Following confirmation that Statistics Canada (StatsCan)intends to compel major financial institutions to provide detailed customer banking information, the Senate Committee on Banking, Trade and Commerce announced Monday that it will hold at least one hearing to hear views on whether such information should be required by the federal agency.
StatsCan is reportedly seeking financial transaction data from the banks on 500,000 customers each year in order to improve the quality of its data.
“It makes me uncomfortable to think that banks may be forced to turn over every single financial transaction a person makes. While I don’t question the good intentions of the dedicated professionals at Statistics Canada, I would like to have more than just assurances that the intimate, personal details of Canadians’ lives will be protected,” says Senator Doug Black, committee chairman, in a statement.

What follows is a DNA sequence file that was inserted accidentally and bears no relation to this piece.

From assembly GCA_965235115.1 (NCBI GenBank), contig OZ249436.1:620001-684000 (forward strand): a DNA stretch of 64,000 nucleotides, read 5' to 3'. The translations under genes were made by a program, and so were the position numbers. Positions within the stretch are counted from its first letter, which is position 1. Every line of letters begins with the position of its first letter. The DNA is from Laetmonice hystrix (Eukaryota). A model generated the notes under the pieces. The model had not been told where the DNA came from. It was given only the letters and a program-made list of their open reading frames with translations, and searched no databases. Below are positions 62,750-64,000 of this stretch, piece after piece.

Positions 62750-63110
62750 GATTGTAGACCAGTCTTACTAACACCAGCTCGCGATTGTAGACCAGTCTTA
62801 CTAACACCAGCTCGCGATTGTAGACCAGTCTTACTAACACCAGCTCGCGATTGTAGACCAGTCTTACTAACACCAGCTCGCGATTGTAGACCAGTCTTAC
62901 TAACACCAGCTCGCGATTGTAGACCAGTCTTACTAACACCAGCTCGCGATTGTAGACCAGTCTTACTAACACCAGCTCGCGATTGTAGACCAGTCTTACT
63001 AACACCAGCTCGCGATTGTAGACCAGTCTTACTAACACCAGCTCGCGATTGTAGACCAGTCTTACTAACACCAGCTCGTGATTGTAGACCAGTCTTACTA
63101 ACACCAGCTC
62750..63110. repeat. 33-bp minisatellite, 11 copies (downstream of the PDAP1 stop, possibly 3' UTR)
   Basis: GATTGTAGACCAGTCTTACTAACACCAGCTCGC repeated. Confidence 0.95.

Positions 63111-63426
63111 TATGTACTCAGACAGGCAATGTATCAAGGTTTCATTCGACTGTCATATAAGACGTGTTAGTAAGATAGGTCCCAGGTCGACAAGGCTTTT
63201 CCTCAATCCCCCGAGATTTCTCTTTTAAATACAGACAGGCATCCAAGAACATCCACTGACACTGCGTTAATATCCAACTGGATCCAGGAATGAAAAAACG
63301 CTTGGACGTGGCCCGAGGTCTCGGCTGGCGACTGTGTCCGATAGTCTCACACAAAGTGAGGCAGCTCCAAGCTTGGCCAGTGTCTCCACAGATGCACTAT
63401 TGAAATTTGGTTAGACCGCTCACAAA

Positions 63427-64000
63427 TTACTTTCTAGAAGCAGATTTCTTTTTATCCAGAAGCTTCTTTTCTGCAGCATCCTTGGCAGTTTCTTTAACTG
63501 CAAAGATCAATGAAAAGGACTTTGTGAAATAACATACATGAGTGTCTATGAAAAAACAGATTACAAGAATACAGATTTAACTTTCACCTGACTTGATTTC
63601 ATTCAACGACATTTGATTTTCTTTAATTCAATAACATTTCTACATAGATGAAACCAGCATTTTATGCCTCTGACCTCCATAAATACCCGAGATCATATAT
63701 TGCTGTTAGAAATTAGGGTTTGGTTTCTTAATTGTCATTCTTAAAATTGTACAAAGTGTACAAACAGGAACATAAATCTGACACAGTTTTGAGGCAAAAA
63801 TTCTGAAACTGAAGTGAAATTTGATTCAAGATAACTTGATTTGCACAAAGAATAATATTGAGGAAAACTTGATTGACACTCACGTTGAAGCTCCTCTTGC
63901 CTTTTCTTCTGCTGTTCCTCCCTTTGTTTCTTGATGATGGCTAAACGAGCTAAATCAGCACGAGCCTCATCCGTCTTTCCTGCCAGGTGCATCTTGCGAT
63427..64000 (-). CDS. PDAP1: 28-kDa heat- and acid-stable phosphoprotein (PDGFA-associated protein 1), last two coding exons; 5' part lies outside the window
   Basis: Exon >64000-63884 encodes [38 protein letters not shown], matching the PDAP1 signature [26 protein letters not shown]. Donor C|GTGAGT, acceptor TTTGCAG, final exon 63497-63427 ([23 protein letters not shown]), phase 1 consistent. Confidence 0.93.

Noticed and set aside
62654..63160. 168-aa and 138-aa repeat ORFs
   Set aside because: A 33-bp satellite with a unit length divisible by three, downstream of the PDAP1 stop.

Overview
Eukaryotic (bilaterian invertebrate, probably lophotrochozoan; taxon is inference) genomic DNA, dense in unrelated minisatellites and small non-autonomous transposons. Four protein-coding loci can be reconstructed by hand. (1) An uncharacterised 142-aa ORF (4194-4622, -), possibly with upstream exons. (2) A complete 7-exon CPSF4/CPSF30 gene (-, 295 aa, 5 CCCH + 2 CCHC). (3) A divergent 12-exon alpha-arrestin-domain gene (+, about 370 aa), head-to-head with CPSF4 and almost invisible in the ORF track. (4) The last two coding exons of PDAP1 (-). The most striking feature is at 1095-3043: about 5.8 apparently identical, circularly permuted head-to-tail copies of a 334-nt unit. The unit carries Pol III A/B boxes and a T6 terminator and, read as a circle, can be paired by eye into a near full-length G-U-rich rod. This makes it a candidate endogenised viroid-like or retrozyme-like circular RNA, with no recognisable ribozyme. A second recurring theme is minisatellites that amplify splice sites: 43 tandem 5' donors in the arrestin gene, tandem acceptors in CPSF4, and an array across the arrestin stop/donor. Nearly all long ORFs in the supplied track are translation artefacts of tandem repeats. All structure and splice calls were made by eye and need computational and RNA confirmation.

The committee intends to invite Navdeep Bains, the minister responsible for StatsCan; Daniel Therrien, privacy commissioner; Anil Arora, chief statistician; representatives from the Canadian Bankers Association (CBA) and others to answer its questions. The first hearing is expected Nov. 8.
The disclosure of StatsCan’s plans come in the wake of the Senate banking committee’s recent report into cybersecurity. The report recommends the Office of the Privacy Commissioner of Canada (OPC) be given greater powers to ensure that businesses comply with privacy legislation, and that federal agencies be required to report data breaches to OPC.
“Our latest report on cybersecurity shows just how vulnerable we can be to data theft. I want to know more about the rationale for Statistics Canada’s request and what security measures will be put in place to protect Canadians’ data and privacy,” adds Senator Carolyn Stewart Olsen deputy chairwoman of the committee.